While figuring out what tools and technologies were out there, we had heard of You Only Look Once (YOLO), which only looks at an image one time and gets detections. This was the ideal speed and accuracy we were looking for, so we decided to implement that on our traffic cameras.
We also focused on getting the colors of these cars, but this was really hard — much harder than we thought. We decided to use PCA embedding which doesn’t mean a lot without an explanation. Essentially, PCA stands for Principal component analysis, which means it runs an algorithm to get a best-fitting line in any dimension. It’s similar to linear regression, but on a larger scale. Using this technique, we could convert pixels into a 2D plot of each pixel in an image, and classify the RGB values to find the correlated colors.
This proved to be very difficult because the images were so grainy and low-res, that most pictures ended up with very low accuracy scores or colors that were simply not right. This was definitely a learning experience and one that should be noted for anyone who tries to use PCA embeddings in object detection.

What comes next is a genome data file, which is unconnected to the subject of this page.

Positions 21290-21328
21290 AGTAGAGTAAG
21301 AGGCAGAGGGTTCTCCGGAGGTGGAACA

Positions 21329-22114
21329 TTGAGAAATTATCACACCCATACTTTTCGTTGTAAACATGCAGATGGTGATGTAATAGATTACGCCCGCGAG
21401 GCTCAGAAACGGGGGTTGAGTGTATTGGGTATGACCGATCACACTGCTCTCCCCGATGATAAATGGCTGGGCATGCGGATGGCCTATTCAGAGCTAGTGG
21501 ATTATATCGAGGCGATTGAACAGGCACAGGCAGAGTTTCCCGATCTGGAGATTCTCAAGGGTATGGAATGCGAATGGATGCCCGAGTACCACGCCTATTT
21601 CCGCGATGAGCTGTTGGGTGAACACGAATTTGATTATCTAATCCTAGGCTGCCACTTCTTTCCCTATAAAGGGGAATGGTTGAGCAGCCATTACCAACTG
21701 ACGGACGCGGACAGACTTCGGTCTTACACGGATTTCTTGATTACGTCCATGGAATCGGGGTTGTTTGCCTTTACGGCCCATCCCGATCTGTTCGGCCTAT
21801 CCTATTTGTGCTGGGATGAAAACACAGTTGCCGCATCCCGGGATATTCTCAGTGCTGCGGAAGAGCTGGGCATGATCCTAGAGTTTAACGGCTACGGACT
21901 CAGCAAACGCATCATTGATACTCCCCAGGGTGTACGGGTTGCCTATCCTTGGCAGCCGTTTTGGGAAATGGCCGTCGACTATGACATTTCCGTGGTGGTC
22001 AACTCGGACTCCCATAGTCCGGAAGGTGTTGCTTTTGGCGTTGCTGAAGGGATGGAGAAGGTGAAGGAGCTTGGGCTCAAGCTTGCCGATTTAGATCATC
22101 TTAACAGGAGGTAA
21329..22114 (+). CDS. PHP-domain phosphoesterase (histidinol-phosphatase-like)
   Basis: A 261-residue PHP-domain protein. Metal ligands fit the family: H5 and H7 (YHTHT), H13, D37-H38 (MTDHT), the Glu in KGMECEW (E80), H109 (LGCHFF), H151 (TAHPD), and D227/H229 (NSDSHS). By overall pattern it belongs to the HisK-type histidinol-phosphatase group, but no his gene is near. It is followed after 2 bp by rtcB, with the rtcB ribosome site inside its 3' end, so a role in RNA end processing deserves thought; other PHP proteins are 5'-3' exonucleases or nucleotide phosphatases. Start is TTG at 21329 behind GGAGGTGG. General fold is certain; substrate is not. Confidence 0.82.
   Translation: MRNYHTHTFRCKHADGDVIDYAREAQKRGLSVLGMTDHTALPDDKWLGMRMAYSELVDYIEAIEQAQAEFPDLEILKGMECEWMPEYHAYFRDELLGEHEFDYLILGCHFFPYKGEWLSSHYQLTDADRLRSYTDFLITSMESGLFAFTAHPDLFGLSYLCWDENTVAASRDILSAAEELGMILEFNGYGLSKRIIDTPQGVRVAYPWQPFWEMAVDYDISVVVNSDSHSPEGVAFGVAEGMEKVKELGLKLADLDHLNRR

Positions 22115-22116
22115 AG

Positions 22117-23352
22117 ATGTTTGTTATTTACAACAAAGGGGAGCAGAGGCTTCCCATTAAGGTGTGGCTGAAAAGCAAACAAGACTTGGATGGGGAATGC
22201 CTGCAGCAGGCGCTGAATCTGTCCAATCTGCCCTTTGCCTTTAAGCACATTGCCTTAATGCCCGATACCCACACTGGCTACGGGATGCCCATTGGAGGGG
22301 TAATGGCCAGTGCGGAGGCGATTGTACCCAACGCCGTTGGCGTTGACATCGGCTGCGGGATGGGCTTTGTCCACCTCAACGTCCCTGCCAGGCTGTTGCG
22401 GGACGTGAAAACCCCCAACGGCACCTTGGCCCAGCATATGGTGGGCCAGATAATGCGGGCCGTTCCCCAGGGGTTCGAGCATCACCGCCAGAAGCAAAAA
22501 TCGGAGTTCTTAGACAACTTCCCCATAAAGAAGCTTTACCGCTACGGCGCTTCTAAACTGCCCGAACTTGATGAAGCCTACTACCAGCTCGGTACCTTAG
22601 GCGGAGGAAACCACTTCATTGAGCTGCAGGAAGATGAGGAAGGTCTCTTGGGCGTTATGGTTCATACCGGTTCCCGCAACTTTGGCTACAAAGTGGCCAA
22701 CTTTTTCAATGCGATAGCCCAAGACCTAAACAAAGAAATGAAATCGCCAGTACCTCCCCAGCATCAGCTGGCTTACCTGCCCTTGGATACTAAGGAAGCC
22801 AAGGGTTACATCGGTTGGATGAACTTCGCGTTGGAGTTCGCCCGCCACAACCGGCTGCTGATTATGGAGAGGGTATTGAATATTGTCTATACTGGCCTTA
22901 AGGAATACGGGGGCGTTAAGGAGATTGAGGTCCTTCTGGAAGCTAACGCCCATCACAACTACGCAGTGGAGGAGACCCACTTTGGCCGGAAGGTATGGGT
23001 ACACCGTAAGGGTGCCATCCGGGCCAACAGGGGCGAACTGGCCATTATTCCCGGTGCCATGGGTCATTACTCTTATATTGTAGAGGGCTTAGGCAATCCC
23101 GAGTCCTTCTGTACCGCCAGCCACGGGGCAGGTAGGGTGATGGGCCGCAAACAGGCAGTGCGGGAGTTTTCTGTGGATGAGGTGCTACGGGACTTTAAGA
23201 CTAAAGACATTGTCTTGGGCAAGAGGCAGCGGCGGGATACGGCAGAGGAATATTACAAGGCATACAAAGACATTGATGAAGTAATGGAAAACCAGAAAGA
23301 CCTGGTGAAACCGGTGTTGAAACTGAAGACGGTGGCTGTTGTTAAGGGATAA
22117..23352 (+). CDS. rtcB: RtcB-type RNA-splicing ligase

Let’s show what we actually developed and our results!
The image below shows detected cars, buses, and trucks in one frame with a different color based on each size. This was one of our best images that showed the power of YOLO and its ability to detect vehicles in such low-resolution cameras.
Let’s show what we made to present our web application. We created this project in Vue.js as one of the team members was previously experienced in this front-end framework. As you can see, it shows a map of the location of the cameras in DC and the latest image with the vehicles detected. Super cool!
Here, I’ll mention the tools and technologies we used. We used
Python for the backend and
Vue.js for the front-end web app.
Here’s a list of most of the technologies we used:
Python Flask, MongoDB, Sklearn, cv2, Matplotlib, Pandas, Scipy
Vue.js: Leaflet. Axios, Bootstrap-Vue, Vanilla JS, HTML
Why this is important
My team and I worked on a project that will, yes, receive a grade, but the implications are much larger than that. We demonstrated the powerful effect of using our minds for something bigger than school — the importance of doing social good. What got me through this project was the ability to realize that although we were unable to fully develop this project into a full-scale application, someone else can, with the ideas we started.
We have a real ability to help victims of abduction and save those using the tools and technology already out there. This was the first time in my life I realized I might not need to donate a million dollars to help others, but I can use my skills to help solve real problems out there.
Unfortunately, the web application was never hosted online due to COVID-19 implications and the code is private on GitHub due to class restrictions. I do have the latest code and if there’s enough of an interest to reopen this project, I’d love to share the code with those interested. Feel free to contact me. However, you can see our work on our GitHub pages for the project here.